LAHORE: Despite passage of a year and a half since enactment of the Prevention of Electronic Crime Act (PECA) 2016, the federal government has been unable to establish a forensic laboratory or a court headed by judges trained in cyber offences, showing how serious it is in dealing with rising crimes in the cyber world.

Besides, the government has also completely failed to make any effort towards international cooperation under this law to combat cyber crimes.

The Federal Investigation Agency (FIA) has written to the federal government requesting it to fulfil its commitment in this regard without further delay otherwise mere enactment of the law could not help deal with rising cyber crimes.

Under the Act, the federal government was to establish a forensic laboratory “independent of the investigation agency”. Under Section 44 of the Act, a special court headed by judges who were duly trained in cyber forensics, electronic transactions and data protection was also supposed to be sanctioned.

“Similarly, sections 6, 7 and 8 (of the Act) are related to unauthorised access, transmission or interference with critical infrastructure but the government has not yet designated any infrastructure or information system or asset/facility as critical infrastructure which has rendered these sections completely useless,” an official told Dawn on Sunday.

He said the government had also been unable to establish a computer emergency response team (CERT) under Section 49 of the ACT and could not make serious efforts toward international cooperation under Section 42, thus leaving the cyber crime wings virtually without weaponry to fight.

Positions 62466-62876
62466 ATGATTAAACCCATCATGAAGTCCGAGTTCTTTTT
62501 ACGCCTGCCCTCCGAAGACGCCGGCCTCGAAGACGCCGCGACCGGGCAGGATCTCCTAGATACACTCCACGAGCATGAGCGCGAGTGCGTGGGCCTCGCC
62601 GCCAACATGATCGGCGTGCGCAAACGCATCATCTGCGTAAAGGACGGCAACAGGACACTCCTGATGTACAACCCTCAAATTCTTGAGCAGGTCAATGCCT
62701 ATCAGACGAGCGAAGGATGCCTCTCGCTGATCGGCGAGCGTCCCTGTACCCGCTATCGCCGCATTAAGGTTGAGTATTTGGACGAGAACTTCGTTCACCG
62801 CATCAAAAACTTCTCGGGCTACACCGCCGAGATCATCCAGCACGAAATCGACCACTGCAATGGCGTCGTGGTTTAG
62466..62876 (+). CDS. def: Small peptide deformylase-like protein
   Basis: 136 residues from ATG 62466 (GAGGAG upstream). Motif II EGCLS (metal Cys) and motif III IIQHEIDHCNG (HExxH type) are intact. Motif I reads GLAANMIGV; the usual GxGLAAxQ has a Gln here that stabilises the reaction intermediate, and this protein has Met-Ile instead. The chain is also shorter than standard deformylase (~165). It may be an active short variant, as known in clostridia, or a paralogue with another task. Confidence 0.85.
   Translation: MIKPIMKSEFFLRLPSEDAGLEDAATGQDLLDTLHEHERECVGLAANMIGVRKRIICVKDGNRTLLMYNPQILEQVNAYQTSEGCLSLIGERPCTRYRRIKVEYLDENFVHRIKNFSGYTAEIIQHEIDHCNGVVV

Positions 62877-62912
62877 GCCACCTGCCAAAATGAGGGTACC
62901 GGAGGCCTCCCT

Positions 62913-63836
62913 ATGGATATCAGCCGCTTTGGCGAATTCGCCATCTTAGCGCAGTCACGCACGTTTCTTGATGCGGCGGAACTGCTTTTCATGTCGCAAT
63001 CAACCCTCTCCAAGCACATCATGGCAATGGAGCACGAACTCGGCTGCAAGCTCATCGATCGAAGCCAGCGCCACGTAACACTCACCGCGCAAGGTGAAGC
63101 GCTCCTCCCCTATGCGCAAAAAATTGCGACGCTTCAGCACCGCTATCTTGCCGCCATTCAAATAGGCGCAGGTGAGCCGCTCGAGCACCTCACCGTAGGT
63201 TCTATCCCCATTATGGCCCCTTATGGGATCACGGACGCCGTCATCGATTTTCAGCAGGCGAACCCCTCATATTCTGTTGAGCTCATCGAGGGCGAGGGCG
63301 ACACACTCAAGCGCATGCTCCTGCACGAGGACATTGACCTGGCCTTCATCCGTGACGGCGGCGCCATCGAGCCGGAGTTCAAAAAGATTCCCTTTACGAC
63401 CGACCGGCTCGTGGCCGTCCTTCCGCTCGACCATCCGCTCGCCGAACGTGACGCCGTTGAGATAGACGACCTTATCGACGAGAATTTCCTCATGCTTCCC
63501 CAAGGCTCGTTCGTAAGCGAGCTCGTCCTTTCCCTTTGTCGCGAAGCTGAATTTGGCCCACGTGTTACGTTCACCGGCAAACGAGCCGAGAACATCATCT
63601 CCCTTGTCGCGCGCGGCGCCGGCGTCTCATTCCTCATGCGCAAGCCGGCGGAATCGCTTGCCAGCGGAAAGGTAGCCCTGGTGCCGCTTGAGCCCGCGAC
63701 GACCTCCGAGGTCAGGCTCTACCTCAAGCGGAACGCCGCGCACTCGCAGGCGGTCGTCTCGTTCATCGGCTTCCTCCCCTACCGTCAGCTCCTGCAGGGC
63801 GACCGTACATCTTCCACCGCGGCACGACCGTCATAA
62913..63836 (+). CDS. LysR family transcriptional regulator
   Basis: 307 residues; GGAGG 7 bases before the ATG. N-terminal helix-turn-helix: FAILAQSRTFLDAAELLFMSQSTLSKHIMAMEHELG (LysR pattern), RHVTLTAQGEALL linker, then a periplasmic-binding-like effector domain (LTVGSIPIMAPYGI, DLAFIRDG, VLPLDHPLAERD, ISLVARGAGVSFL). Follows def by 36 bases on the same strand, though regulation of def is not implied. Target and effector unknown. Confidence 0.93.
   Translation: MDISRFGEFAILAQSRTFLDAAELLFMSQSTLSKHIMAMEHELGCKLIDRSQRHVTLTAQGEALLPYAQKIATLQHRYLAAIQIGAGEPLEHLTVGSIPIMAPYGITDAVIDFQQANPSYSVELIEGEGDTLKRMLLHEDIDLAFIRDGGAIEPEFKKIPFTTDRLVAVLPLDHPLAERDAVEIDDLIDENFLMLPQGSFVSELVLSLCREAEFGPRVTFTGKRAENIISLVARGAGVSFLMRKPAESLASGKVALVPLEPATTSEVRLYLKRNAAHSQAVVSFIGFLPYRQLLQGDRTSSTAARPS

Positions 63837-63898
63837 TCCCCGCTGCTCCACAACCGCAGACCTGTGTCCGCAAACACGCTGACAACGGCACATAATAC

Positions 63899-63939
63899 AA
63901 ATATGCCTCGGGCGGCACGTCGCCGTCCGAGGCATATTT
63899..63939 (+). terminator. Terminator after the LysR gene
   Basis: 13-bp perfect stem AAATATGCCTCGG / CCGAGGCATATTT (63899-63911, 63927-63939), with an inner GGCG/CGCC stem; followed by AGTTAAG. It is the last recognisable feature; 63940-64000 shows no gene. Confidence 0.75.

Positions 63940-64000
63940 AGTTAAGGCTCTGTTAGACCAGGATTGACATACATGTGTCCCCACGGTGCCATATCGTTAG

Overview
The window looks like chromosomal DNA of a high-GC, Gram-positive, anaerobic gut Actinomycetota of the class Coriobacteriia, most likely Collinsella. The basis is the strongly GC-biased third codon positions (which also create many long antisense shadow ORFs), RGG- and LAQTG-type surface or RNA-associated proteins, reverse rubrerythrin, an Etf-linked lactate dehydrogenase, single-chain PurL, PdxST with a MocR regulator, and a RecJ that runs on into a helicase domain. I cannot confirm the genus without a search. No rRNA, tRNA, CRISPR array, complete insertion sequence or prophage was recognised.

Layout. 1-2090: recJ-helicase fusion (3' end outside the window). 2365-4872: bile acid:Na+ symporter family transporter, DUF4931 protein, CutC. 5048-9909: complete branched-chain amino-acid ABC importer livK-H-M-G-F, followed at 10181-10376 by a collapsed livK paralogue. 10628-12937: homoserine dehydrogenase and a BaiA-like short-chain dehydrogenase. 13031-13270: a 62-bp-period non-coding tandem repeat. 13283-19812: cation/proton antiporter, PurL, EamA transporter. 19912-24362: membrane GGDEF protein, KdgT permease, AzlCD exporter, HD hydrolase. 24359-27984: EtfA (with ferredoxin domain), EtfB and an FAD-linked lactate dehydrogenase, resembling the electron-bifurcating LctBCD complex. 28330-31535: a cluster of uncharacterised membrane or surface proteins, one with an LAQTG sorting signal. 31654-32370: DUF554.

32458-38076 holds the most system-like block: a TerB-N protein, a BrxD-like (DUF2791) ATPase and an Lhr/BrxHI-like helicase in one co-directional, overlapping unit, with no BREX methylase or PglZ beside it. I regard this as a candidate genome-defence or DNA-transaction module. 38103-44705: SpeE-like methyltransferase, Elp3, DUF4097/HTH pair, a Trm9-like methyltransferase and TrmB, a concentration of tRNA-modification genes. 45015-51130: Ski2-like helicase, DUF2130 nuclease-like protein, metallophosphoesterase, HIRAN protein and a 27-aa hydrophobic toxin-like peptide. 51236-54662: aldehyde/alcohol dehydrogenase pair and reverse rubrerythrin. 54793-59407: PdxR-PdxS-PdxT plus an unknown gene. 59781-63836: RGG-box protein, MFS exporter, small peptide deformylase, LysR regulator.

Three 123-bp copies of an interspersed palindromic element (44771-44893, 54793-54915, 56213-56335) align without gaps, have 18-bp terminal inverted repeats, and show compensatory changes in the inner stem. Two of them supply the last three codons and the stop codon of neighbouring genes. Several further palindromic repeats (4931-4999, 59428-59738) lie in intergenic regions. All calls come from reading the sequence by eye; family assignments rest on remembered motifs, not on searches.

The FIA has also drawn the government’s attention towards some flaws in the PECA. “This Act has provided lenient punishments to some of very serious cyber offences -- hacking and spamming (only three months in jail and Rs50,000 fine). The business community that suffers huge losses due to hackers and spammers has expressed serious concern over this,” the official said, adding Section 11 pertained to hate speech that advanced interfaith, sectarian and racial hatred posing a very serious threat to society, but this offence was non-cognizable, bailable and compoundable.

“Moreover, it overlaps with Section 295-C of Pakistan Penal Code which is not a scheduled offence of FIA.”

The FIA also wanted the government to review sections 10, 21 and 22 -- cyber terrorism, offences against modesty of a natural person and child pornography, saying there was a need to enhance punishment under these sections.

The FIA official was of the view that pace of change in the ‘tech world’ was very fast, requiring continuous matching regulations and legislation.

“But unfortunately, we are unable to maintain this and as a result are lagging far behind. The world is preparing itself to combat cyber crimes being committed on dark web and deep web, which are emerging challenges for law enforcement agencies across the world. Digital currency is fast replacing traditional currency, and the new generation is spending more time in the virtual world than physical. To deal with this, the government must wake up to its duty and equip the cyber crime wings with required technologies and address other areas under the Act to deal with this challenge, and also make required amendment to it (PECA),” he suggested.

Published in Dawn, February 19th, 2018

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